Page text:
MOSCOW (Commodity Online) : Attempts to rediscover Russia's lost treasure, the 'Tsarist gold' or 'Kolchak's gold', finally received a morale boost with positive signs from the Baikal exploration.
According to Russian authorities, country's Mir-2 mini-sub has found a number of shiny metal objects on the bottom of Lake Baikal that could be the legendary Tsarist gold lost during the Russian civil war.
Explorers have long been searching for the Tsarist gold that was allegedly carried by Admiral Alexander Kolchak as he fled the advancing Red Army during the Russian civil war after the Bolshevik Revolution.
One legend has it that Kolchak's gold, estimated at 1,600 tons and worth billions of dollars, was lost after his train plunged into the world's deepest freshwater lake from the Krugobaikalskaya line at Cape Polovinny.
Experts believe the pieces may come from the train gold. The remains of the train cars were discovered as part of the MIR submersibles' expedition to the depth of almost 700 meters in the southern part of Lake Baikal.
Some parts of the discovered train were lifted from the bottom.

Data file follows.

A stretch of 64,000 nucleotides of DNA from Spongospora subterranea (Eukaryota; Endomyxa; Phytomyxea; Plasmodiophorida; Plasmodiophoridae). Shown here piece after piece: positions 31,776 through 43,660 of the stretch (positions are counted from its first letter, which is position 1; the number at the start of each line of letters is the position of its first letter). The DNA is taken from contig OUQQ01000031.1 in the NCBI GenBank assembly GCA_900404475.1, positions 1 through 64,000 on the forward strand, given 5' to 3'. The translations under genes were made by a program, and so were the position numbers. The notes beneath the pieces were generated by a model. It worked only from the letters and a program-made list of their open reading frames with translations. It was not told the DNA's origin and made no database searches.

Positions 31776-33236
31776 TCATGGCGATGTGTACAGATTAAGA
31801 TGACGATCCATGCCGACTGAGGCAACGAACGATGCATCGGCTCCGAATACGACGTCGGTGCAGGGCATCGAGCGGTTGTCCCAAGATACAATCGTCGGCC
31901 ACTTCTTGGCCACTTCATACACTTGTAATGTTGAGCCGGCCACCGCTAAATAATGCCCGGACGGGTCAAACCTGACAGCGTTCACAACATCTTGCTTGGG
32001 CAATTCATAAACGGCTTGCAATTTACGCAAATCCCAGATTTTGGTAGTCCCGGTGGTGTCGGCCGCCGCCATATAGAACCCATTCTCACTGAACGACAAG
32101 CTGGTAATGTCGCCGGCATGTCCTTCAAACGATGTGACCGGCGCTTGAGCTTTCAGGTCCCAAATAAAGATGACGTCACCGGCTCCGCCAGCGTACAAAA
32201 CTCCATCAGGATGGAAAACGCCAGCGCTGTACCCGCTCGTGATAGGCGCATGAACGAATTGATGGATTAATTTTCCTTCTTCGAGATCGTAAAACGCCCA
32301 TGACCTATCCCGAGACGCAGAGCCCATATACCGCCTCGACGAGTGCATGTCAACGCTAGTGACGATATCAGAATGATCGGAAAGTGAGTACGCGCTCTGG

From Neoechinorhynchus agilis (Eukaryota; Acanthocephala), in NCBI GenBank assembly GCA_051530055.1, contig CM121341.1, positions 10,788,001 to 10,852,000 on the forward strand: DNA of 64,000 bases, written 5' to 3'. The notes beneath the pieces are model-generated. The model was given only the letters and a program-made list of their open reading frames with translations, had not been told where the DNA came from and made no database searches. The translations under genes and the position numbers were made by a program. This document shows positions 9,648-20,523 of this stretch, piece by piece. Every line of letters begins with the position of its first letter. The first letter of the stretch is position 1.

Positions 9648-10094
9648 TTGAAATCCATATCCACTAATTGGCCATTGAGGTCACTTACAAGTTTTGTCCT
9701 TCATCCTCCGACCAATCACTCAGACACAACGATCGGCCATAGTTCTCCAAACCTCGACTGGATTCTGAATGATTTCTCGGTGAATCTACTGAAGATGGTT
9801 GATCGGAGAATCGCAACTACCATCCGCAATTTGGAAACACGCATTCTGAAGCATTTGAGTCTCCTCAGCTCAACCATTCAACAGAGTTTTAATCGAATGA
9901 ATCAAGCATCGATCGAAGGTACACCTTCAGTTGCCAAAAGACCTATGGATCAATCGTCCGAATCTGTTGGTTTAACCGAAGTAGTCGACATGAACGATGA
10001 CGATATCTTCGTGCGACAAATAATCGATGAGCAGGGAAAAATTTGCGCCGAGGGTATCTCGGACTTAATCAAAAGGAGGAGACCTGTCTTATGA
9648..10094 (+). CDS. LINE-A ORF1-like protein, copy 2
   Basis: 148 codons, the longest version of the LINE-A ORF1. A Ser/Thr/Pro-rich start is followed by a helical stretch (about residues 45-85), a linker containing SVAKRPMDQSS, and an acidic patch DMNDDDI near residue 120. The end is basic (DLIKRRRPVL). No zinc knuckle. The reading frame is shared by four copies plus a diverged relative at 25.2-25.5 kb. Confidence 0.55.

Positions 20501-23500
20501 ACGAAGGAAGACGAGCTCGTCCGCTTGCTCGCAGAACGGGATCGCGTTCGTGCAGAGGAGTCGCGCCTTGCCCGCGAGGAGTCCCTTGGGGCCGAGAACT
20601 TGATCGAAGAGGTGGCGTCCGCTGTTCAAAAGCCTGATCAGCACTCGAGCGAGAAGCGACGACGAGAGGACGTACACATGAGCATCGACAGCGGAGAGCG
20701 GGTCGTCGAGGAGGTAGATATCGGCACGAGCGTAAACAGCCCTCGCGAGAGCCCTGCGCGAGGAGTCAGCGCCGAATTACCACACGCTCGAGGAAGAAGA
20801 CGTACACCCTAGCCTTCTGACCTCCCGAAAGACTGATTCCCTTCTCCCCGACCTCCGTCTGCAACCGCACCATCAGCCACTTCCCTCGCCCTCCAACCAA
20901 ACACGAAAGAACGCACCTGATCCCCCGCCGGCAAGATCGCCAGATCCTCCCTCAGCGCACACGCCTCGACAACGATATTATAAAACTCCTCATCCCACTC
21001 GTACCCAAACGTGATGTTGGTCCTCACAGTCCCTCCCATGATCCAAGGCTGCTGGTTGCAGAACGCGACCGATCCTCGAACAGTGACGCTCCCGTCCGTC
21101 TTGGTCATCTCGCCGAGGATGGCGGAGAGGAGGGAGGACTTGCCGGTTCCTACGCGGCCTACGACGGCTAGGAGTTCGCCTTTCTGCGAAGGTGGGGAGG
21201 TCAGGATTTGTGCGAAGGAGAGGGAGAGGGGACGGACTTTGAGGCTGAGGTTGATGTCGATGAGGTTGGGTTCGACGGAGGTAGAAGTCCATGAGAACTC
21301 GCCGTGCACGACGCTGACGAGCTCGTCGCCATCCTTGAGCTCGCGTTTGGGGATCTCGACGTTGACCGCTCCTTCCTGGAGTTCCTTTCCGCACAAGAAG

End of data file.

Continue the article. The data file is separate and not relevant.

Intriguingly, it was borne out last year when explorers found fragments of railway carriages and ammunition boxes dating from the civil war. There is, however, considerable skepticism that the gold is in the lake.
But the skeptics were dealt a blow on Monday when the Mir-2 submersible found shiny metal objects resembling gold bullions some 400 meters below the surface near Cape Tolsty.
Explorers attempted to grab hold of them with the mini-sub's manipulator arm but failed to due to the crumbling gravel on the lake's basin.
Kolchak, led the pro-Tsarist White Army against the Bolsheviks after the 1917 October Revolution. After some early success he was arrested and executed by firing squad in January 1920.